Book Image

DAX Cookbook

By : Greg Deckler
Book Image

DAX Cookbook

By: Greg Deckler

Overview of this book

DAX provides an extra edge by extracting key information from the data that is already present in your model. Filled with examples of practical, real-world calculations geared toward business metrics and key performance indicators, this cookbook features solutions that you can apply for your own business analysis needs. You'll learn to write various DAX expressions and functions to understand how DAX queries work. The book also covers sections on dates, time, and duration to help you deal with working days, time zones, and shifts. You'll then discover how to manipulate text and numbers to create dynamic titles and ranks, and deal with measure totals. Later, you'll explore common business metrics for finance, customers, employees, and projects. The book will also show you how to implement common industry metrics such as days of supply, mean time between failure, order cycle time and overall equipment effectiveness. In the concluding chapters, you'll learn to apply statistical formulas for covariance, kurtosis, and skewness. Finally, you'll explore advanced DAX patterns for interpolation, inverse aggregators, inverse slicers, and even forecasting with a deseasonalized correlation coefficient. By the end of this book, you'll have the skills you need to use DAX's functionality and flexibility in business intelligence and data analytics.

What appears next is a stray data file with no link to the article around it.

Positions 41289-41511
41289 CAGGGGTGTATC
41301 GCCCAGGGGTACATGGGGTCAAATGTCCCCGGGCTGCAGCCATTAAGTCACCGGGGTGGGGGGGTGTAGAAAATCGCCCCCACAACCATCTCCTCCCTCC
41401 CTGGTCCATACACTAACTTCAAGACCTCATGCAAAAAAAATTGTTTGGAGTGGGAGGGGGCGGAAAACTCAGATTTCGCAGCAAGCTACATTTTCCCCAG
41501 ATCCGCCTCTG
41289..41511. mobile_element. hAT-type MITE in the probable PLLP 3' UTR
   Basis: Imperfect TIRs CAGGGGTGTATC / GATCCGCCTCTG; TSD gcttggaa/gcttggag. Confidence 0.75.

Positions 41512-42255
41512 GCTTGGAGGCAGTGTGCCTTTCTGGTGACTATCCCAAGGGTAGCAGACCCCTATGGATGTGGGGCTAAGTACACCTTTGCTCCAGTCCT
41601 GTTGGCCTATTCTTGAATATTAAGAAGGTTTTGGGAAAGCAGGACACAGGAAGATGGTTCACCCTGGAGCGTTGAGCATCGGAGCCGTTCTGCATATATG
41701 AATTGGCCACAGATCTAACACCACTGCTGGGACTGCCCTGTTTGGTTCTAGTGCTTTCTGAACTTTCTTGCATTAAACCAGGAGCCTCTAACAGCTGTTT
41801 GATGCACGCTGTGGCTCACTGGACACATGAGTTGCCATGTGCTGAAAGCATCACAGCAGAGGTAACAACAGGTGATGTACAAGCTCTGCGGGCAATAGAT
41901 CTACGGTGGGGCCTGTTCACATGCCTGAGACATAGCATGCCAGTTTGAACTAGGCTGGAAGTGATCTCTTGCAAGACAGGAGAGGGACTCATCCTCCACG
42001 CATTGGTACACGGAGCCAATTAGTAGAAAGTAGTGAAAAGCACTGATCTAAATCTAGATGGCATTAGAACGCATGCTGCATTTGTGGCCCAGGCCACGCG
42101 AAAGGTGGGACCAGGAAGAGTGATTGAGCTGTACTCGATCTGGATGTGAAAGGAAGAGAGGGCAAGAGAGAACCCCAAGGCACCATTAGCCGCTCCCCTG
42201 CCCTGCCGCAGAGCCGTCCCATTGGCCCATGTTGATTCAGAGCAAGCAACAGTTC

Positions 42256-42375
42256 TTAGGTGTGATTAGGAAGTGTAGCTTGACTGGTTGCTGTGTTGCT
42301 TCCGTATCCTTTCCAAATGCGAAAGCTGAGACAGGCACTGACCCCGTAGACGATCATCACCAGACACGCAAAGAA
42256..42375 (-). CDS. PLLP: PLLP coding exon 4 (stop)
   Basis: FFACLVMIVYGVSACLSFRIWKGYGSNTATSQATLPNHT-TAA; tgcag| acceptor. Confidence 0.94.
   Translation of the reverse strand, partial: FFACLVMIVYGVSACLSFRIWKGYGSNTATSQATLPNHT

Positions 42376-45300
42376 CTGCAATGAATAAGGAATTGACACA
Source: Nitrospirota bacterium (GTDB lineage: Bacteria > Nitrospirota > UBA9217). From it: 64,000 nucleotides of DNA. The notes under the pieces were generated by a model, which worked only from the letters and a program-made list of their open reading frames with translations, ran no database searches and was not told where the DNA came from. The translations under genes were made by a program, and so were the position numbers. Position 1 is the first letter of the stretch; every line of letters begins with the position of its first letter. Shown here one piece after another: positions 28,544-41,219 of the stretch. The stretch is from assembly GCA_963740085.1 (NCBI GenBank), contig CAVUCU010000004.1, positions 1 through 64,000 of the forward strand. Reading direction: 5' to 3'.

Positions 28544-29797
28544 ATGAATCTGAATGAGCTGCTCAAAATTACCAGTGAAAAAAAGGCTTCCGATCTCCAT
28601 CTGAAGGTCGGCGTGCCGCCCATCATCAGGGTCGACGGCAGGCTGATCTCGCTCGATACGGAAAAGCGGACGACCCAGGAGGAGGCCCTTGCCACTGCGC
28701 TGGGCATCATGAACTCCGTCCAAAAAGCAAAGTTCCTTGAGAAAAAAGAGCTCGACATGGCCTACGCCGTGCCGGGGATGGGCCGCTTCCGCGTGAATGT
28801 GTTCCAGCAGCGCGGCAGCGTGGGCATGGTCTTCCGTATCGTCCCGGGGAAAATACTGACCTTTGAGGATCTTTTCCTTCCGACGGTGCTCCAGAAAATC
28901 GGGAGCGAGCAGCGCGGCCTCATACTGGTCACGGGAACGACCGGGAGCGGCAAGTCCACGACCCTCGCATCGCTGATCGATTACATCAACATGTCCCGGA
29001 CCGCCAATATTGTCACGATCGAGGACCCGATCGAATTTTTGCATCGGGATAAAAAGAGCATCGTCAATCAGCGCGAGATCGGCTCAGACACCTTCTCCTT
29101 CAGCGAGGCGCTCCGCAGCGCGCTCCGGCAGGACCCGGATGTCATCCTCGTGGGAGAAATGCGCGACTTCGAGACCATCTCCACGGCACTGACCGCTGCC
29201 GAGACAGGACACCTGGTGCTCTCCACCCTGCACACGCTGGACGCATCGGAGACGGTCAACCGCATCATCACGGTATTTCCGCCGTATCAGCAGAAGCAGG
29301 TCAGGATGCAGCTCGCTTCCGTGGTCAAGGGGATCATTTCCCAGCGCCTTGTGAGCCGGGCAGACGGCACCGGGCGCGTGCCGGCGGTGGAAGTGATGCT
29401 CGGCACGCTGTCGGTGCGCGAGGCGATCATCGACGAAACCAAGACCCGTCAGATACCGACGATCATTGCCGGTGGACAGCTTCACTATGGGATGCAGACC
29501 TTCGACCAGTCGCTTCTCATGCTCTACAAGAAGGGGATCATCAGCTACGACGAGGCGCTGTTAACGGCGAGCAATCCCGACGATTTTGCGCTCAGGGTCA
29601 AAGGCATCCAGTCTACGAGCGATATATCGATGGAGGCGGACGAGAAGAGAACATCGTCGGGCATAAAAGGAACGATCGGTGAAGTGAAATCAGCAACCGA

Table of Contents (15 chapters)

Estimating earned value

Earned value, or EV, is a common metric that's used within the discipline of project management. The concept of earned value is relatively straightforward. Earned value is simply calculated by multiplying the completion percentage of a task by that task's planned value. Thus, the planned value of tasks is a necessary input in order to calculate the earned value. To learn how to calculate Planned Value, please refer to the Projecting planned value recipe in Chapter 8, Processing Project Performance. The earned value metric is often used as an early warning indicator that a project may be in danger of running over budget or past its expected end date.

This recipe demonstrates how to calculate the earned value for individual tasks as well as how to display the cumulative earned value of a project over time.

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